Dominican cuisine has a lot in common with the traditions of the neighboring islands of Puerto Rico and Cuba, as well as with Dominica, the country it shares on the island of Hispaniola and with Haiti. It has less in common with other Latin American countries, although there are some shared traditions there too.
The different cultural influences that combined to make the Dominican people are also reflected in their favorite foods. The three primary ingredients in this mix are Spanish, Taino (they were the seafaring indigenous peoples) and African, with a peppering of Italian, Chinese and Arab.
Most meals in the Dominican's Creole menu are based on a mix of rice, meat, beans and vegetables. To a smaller degree, fish and seafood are also used in many recipes
Breakfast may consist of eggs or meat and mangú (mashed plantain). A heartier version uses deep-fried meat, such as Dominican salami.
As in Spain, the largest, most important meal of the day is lunch. Its most typical form, nicknamed La Bandera("The Flag"), consists of rice, red beans, meat (beef, chicken, pork, or fish), and salad. The most common food on the Island is called La Bandera, or "The Flag.". Lunch is always ‘La Bandera Dominicana’ - the Dominican Flag - which is made up of bean stew, white rice and meat. There are many variations of this tricolor treat. The beans can be black, red, white or ‘guandules’ (pigeon peas). The rice is usually white. but Dominicans sometimes also make rice with noodles, rice with sweet corn, or rice with vegetables. The meat can be chicken, beef, pork or goat, and these are made in any number of ways too: stewed, fried or roasted. Codfish stew is sometimes served instead of the ‘meat’ option. The ‘bandera’ is usually served with a small mixed salad or a plate of boiled vegetables making the dish distinctly Dominican. Many typical Dominican dishes are also accompanied by "casabe," a type of cake that came from Taino culture. It is made from yucca, and is known as "mandioca" in some regions of the country.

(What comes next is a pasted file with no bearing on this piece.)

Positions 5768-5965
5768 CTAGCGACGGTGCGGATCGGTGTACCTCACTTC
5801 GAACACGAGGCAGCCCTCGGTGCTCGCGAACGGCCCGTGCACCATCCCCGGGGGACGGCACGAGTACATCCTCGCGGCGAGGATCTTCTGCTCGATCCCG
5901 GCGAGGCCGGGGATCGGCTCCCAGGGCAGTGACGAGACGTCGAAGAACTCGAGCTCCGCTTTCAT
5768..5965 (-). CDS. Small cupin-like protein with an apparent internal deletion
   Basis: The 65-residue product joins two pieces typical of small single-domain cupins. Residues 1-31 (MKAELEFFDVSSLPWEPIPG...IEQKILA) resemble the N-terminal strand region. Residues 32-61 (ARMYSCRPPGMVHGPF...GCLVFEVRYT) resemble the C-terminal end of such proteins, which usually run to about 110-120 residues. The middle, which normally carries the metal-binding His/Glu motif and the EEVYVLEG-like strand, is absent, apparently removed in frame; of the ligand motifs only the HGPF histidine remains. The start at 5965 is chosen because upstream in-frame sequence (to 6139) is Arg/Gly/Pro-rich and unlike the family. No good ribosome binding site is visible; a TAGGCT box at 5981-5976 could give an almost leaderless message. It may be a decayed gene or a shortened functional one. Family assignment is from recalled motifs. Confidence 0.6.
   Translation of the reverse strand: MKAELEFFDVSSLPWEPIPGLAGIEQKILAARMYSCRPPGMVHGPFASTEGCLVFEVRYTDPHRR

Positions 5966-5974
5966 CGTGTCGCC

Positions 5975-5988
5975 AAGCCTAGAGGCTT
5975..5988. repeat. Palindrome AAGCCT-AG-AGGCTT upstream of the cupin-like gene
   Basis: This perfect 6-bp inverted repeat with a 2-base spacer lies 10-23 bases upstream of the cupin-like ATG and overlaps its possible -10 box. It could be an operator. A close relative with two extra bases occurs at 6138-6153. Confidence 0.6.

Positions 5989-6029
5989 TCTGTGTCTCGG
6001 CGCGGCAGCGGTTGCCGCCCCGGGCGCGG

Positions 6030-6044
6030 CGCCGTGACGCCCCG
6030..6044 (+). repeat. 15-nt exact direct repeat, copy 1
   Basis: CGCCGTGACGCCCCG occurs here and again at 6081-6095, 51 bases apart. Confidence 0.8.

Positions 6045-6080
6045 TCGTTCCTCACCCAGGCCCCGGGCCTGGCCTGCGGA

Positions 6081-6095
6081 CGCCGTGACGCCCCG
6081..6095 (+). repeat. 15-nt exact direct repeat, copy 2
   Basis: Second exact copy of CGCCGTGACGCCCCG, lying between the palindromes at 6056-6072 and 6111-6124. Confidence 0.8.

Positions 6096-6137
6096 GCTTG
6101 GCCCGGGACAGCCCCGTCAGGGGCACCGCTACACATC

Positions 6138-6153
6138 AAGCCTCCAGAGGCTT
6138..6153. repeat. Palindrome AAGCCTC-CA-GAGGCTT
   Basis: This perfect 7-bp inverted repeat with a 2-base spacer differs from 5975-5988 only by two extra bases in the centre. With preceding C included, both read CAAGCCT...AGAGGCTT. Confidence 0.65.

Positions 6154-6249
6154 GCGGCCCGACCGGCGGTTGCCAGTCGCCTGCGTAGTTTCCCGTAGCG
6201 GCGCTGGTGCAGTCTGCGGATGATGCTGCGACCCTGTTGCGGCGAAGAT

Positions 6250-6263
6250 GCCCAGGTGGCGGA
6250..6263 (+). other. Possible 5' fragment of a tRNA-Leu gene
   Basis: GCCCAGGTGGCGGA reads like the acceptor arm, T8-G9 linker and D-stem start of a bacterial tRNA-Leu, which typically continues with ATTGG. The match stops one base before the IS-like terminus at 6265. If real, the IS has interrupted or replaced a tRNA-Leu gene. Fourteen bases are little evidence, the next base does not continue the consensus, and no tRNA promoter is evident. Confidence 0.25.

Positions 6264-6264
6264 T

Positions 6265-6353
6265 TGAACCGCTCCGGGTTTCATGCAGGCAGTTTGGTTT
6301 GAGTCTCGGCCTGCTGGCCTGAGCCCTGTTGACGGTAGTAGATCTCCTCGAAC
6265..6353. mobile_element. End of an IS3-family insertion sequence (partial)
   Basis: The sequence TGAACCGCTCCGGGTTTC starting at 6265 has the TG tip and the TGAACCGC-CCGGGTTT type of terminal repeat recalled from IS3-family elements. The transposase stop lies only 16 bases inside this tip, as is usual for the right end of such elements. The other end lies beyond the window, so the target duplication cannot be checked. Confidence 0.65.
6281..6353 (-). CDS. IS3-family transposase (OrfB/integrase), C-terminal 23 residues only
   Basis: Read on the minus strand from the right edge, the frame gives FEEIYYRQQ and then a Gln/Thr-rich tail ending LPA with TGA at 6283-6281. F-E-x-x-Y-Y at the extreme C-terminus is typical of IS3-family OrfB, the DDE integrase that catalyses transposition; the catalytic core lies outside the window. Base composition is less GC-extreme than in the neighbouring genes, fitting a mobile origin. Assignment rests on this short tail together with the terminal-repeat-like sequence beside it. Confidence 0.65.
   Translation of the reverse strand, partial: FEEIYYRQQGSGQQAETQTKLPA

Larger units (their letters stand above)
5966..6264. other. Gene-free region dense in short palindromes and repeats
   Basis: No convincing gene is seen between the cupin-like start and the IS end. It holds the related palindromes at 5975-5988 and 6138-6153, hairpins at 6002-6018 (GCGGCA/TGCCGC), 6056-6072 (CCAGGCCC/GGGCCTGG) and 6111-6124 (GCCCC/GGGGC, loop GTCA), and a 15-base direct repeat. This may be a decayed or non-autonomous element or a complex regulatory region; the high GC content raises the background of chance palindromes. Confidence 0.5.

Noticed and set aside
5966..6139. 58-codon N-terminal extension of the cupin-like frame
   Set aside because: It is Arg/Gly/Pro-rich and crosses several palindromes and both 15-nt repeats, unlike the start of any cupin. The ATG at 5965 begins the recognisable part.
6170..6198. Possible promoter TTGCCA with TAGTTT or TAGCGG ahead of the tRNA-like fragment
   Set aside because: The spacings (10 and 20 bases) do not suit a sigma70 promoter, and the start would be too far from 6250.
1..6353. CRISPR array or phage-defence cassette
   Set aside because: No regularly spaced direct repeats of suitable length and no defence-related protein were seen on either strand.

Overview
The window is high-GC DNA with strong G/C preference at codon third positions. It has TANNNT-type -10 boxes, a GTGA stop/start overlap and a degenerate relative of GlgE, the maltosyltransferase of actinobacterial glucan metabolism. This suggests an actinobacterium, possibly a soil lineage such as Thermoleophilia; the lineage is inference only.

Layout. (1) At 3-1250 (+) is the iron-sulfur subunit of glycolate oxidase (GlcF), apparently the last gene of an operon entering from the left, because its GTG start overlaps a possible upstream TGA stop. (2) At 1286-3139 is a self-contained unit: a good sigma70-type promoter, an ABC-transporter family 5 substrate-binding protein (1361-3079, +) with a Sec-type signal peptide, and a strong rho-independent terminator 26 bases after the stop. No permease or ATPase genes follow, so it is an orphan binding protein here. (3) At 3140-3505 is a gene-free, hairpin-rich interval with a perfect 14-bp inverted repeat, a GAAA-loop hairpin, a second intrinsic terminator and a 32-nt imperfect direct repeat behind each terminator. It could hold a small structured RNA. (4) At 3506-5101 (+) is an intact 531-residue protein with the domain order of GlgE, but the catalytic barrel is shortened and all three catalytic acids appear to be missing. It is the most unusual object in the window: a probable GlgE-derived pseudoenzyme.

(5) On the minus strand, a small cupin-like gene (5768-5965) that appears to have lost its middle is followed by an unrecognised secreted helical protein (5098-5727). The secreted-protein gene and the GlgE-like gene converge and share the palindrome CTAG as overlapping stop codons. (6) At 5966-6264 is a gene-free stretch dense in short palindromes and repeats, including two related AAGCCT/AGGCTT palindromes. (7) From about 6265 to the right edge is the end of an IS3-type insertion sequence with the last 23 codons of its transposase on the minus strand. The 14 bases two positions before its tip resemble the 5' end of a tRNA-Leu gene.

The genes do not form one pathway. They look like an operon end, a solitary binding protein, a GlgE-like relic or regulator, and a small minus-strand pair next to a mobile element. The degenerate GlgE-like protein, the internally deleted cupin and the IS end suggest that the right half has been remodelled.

The evening meal is usually light, and can be a variation on what is eaten at breakfast, a simple sandwich and hot drink, or in the hotter months, simply a glass of natural fruit juice. Dominicans are also particularly partial to ginger and lemon grass teas, and thick hot chocolate drinks.
This introduction ino Dominican Republic food has been sourced from the following sites: Please visit them for more information.